One of Ceil's slides showed the area of the German Partition of Posen and the villages in the area my Fredrich ancestors came from was there: Bromberg. Ceil gave a wonderful talk, filled with resources for futher research.  Ceil planted the seed in my head and I spent time conducting background research on Immigration Agents.  Was my great grandfather recruited to come to Michigan?  Check back to find out!

Immigration Agents Resources (Courtesy of Ceil Wendt Jensen)
  • Agents of Change by Ceil Wendt Jensen, Ancestry Magazine, Jan-Feb 2010.  Found at Google Books.
  • American Settlers Guide-Found at Google Books.
  • Germans in the Middle West, archived article at JSTOR.
  • “Michigan Immigration” by William Jenks, Michigan History Magazine, vol. 28 (January-March, 1944), p. 67-100.
  • Michigan: seine Vorzuge und Hulfsquellen (Michigan Its Superior Attributes and Resources)(Allardt's Magazine) Ceil found it through World Cat and requested through interlibrary loan.
  • Settling the Great Lakes Frontier: Immigration to Michigan 1837-1924 by C. Warren Vander Hill, Michigan Historical Commission, 1970.
Other German Immigration Resources provided by the Archives of Michigan include:
  • Department of Conservation, Lands Division.  Applications for homestead from the German Christian Agricultural and Benevolent Society, 1867.  RG 60-8, Box 49.
  • Carlson, Harold.  “A distinguished 48’er:  Eduard Dorsch.”  Michigan History Magazine, vol. 19 (1935), p. 425-437; vol. 20 (1936), p. 411-412.
  • Committee of 1930.  The hundredth anniversary of the arrival in Detroit of the organized immigration from Germany, 1830-1930.  Detroit, 1933.
  • Edinger, Dora.  “Christian Esselen:  Citizen of Atlantis.”  Michigan History Magazine, vol. 34 (1950), p. 133-143.
  • Frank, Louis.  German-American pioneers in Wisconsin and Michigan.  Milwaukee, 1971.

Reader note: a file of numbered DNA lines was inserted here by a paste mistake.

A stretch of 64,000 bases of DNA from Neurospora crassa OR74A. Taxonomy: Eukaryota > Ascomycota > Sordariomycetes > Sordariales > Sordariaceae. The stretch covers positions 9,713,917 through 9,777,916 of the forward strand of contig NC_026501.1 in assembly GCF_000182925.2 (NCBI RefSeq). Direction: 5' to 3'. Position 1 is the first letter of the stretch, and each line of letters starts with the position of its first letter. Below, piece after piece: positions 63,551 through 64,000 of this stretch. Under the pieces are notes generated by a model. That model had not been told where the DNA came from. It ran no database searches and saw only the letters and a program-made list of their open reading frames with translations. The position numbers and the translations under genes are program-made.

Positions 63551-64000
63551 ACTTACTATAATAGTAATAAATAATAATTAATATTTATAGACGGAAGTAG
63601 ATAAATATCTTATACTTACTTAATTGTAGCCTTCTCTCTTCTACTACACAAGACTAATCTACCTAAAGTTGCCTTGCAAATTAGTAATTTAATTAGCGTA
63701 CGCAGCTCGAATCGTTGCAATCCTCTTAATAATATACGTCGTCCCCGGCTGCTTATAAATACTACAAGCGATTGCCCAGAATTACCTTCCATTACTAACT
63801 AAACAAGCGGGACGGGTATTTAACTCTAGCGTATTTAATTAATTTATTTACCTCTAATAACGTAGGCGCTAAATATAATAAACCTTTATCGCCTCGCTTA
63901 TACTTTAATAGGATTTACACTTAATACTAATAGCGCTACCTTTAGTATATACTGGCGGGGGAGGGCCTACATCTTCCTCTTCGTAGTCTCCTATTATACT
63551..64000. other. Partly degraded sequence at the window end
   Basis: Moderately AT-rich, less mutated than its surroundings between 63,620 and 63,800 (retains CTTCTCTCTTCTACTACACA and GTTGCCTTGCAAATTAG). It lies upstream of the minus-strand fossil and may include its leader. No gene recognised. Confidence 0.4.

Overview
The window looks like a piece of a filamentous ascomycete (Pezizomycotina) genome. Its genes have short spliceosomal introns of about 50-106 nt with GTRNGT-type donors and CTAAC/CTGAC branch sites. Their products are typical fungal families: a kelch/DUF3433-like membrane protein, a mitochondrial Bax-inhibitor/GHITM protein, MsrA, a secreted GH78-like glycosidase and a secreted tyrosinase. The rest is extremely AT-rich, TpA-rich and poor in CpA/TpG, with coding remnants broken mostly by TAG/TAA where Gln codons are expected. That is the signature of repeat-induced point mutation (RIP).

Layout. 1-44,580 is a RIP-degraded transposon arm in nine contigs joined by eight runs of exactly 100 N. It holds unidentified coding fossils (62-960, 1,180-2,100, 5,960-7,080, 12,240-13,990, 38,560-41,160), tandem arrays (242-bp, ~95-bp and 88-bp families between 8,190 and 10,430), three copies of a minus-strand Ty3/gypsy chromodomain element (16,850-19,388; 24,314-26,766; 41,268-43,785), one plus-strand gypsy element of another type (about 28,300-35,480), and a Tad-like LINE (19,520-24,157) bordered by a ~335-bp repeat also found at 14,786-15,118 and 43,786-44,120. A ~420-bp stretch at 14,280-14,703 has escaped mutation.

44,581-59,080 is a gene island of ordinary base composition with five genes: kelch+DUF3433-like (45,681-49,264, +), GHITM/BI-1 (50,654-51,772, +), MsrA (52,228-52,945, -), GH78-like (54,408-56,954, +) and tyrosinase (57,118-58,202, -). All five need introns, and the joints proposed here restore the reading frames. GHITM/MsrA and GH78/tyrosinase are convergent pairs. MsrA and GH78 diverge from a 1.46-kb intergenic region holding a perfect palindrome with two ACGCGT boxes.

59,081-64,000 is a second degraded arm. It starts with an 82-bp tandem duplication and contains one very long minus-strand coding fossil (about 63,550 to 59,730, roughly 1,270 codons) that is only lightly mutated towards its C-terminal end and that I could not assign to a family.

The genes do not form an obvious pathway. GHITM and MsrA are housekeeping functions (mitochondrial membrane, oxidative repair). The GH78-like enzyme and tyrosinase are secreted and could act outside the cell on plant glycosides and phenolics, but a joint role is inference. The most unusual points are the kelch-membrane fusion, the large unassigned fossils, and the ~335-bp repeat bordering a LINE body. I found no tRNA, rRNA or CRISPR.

• Graff, George.  The People of Michigan.  Lansing, 1974.  p. 40-46.
  • Kennedy, J. B. “Herman Kiefer.”  Michigan Pioneer Collections, vol. 20 (1915), p. 397-403.
  • Kistler, Mark.  “The German language press in Michigan.”  Michigan History Magazine, vol. 44 (September 1960), p. 303-323.
  • Kistler, Mark.  “The German Theater in Detroit.”  Michigan History Magazine, vol. 47 (1963), p. 289-300.
  • Neidhard, Karl.  “Reise nach Michigan.”  Michigan History Magazine, vol. 35 (1951), p. 32-84.
  • Peano, Shirley.  “Pioneer Germans in Marquette County.”  Harlow’s Wooden Man, vol. 9 no. r (Fall, 1973).
  • Russell, John.  The Germanic Influence in the Making of Michigan.  Detroit, 1972.
  • Suelflow, Roy.  “Lutheran Missionaries in the Saginaw Valley.”  Michigan History Magazine, vol. 51 (Fall, 1967), p. 226-240.
  • Suelflow, Roy.  “The Planting of Lutheranism in Detroit.”  Concordia Historical Quarterly, vol. 39 (July, 1966).
  • Ten Brook, Andrew.  “Our German immigrations.”  Michigan Pioneer Collections, vol. 26 (1894-95), p. 241-255.
  • Zehnder, Herman.  Teach my people the truth.  Frankenmuth, 1970.


  1. Very interesting. Especially since my German 2nd-great-grandfather John (formerly Josephat) Henn moved to Michigan after the Civil War and worked in the logging business, turn trees into barrel staves and sending them back to Syracuse, NY where his cooper brothers stayed and worked in the salt industry. I'll be looking into this! Thank you so much for sharing it.

    Oh, and I wanted to let you know that this post is included in my NoteWorthy Reads #22: http://jahcmft.blogspot.com/2015/10/noteworthy-reads-22.html Enjoy your weekend!

  2. Dear Jo, Thank you for the information and for including my blog in your NoteWorthy Reads.